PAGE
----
The Pfizer vaccine will finally, finally be available to all Australians aged 16 to 39 from August 30, but we’re being told not to book… yet.
In a press conference on Thursday afternoon, Scott Morrison said cabinet had decided to open up Pfizer bookings to people under 40, who until now have been largely ineligible.
However, he told people not to book just yet, and that the government would advise when it’s time to do so. (Okay…? You can also figure out how to get vaccinated right now, or if not, register to be notified when you’re eligible with our no-BS guide here.)
“It isn’t today. Not today,” he said.
“We will advise when the time will come over the course of the next week. But advising you, it has been a question put to me for some time as when we’d bring that 16- to 39-year-olds forward. The question is usually about 20- to 39-year-olds but we decided to go all the way through the 16-year-olds to 39-year-olds, some 8.6 million Australians in the group.”
Obviously, people aged 39 and under have been eligible for the AstraZeneca vaccine with informed consent and a sign off from a GP, but for people who have been advised the AZ vaccine isn’t suitable, this is huge, welcome news.
Morrison said he expects ATAGI advice on vaccinating 12 to 15-year-olds “very soon”, with the government waiting on that advice before moving towards large scale vaccination of that age group.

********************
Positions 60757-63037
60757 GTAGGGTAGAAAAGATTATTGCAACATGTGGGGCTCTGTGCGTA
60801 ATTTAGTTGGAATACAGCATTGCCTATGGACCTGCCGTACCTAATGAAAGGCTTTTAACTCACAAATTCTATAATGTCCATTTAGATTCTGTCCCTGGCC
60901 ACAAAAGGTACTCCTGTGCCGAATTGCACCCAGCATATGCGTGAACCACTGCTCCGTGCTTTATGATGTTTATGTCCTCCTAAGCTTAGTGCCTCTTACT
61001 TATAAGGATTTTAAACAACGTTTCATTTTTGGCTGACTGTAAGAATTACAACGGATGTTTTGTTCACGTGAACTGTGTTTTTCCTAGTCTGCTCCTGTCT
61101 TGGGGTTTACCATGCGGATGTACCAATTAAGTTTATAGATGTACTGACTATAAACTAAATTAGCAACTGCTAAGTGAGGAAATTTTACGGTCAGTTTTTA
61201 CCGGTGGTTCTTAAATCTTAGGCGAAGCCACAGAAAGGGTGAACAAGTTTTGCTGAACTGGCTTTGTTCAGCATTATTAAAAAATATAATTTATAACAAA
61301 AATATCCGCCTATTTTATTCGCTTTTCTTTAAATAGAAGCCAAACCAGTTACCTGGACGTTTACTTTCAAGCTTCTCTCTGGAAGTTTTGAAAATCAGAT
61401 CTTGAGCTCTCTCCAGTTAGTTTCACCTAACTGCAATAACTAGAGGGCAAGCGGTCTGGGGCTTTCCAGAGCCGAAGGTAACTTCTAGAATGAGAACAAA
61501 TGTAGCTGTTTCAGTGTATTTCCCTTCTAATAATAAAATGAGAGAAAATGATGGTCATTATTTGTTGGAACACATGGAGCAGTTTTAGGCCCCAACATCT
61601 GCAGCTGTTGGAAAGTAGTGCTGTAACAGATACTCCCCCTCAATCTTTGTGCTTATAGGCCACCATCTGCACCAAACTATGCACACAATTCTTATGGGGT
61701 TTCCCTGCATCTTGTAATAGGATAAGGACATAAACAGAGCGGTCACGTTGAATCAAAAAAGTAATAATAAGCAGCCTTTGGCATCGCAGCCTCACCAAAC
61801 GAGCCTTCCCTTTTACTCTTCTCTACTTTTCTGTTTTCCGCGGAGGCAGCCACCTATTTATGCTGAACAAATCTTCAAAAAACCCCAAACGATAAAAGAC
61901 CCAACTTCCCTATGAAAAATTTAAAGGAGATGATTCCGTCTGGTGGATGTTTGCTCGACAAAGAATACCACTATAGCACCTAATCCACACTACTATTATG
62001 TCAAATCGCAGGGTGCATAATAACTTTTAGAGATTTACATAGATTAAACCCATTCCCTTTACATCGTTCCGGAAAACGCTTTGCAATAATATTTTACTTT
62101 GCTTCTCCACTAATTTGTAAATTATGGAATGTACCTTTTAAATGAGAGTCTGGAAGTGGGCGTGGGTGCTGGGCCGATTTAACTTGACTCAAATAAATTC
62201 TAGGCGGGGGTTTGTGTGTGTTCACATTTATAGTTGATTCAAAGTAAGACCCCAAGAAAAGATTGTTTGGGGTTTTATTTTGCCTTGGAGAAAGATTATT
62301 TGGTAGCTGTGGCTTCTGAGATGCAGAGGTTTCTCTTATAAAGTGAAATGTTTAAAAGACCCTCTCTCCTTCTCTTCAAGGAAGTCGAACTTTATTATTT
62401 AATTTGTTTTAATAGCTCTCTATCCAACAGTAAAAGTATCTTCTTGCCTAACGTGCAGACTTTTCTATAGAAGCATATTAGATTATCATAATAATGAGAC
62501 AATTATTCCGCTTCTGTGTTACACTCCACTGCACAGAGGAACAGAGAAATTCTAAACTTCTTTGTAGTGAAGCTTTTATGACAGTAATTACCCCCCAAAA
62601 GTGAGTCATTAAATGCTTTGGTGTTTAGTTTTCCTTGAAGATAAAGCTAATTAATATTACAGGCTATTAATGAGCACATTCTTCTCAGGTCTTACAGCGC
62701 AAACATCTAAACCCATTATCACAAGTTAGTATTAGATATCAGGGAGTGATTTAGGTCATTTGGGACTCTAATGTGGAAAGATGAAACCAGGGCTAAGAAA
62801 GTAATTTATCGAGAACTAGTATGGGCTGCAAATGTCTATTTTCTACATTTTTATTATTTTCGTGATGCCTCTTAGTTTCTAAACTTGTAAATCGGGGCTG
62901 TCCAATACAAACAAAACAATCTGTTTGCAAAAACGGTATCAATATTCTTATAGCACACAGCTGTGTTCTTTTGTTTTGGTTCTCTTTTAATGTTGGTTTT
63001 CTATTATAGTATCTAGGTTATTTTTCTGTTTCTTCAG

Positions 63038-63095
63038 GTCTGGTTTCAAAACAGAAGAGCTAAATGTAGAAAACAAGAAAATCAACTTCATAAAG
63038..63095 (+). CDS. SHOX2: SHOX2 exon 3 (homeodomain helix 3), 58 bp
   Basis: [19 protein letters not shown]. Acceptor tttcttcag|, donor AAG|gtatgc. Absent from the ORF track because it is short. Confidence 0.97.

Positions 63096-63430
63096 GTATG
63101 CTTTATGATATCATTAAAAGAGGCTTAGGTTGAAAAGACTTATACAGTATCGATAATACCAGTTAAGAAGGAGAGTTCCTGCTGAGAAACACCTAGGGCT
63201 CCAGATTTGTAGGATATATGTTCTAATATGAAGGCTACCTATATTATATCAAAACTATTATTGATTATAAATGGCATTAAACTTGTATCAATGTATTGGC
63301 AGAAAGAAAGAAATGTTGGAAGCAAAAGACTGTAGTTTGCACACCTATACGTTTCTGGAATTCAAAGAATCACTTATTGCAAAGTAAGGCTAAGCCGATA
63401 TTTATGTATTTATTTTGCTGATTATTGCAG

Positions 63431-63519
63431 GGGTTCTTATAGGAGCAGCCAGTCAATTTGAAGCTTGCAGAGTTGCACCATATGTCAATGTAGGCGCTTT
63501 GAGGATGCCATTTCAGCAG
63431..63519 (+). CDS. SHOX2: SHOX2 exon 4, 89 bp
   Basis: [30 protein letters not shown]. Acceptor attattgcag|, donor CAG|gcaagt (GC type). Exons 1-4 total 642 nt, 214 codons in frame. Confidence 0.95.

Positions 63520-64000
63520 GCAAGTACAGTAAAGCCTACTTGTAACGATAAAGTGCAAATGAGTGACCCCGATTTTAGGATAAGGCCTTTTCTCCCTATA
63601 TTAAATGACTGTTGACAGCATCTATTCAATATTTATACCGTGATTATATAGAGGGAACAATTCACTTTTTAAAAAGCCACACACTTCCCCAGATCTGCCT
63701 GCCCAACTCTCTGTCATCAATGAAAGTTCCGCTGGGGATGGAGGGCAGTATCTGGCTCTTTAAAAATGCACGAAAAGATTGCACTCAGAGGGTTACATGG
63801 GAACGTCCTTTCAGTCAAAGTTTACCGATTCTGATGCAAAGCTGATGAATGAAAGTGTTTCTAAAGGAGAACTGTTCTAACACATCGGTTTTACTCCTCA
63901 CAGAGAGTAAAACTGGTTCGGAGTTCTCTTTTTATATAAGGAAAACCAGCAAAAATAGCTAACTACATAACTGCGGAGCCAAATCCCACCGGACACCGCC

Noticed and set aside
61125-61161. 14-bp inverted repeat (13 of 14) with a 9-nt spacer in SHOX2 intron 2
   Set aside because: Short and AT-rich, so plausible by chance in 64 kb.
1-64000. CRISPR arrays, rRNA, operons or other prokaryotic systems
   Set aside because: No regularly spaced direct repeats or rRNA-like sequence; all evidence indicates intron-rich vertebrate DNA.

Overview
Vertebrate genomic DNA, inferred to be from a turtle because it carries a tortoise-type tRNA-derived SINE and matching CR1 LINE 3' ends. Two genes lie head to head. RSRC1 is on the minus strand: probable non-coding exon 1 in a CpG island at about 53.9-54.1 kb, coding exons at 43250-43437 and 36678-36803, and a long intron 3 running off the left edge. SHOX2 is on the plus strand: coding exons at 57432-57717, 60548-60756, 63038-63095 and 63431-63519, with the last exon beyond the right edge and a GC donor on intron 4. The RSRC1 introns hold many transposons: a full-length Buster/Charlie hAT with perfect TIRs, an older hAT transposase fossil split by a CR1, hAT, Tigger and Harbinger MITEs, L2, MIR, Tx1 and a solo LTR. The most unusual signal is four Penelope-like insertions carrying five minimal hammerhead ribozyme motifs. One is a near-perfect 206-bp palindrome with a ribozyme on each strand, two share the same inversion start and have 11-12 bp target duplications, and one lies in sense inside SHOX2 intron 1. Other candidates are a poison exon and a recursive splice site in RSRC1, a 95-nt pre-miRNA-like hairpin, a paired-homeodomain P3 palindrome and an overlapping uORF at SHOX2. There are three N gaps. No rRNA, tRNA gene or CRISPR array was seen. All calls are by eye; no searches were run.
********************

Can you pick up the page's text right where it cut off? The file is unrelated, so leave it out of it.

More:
There are also questions as to when children will be vaccinated, given the spread in some daycare centres.
“One of the best ways to protect your children is to get vaccinated yourself,” Morrison said.
“That was one of the clear pieces of advice coming out of the Doherty Institute modelling.”
It comes as Australia crosses the 50% target for people in the 16+ population having at least their first dose, with 28.2% fully vaccinated. As of August 18, more than 10 million (10,359,796) people had received their first dose, which equates to 50.2% of the 16+ population. More than 5.8 million (28.2%) have been fully vaccinated.
South Australia opened up Pfizer bookings to under 40s this week, with almost immediate reports of lengthy wait times to secure appointments.
It’s worth remembering that when deciding on your own vaccination path (if you’re not one of the 10,359,796 people who’ve already gotten at least one jab): just because you’ll be able to book from August 30, that doesn’t mean you’ll be able to get an appointment sooner. If you can get the AstraZeneca vaccine sooner, and you’re facing a non-zero change of catching or passing on Covid, that might be the safer option.
However, as more information comes to light about how and when you’ll be able to get a Pfizer vaccine, we’ll keep you updated.
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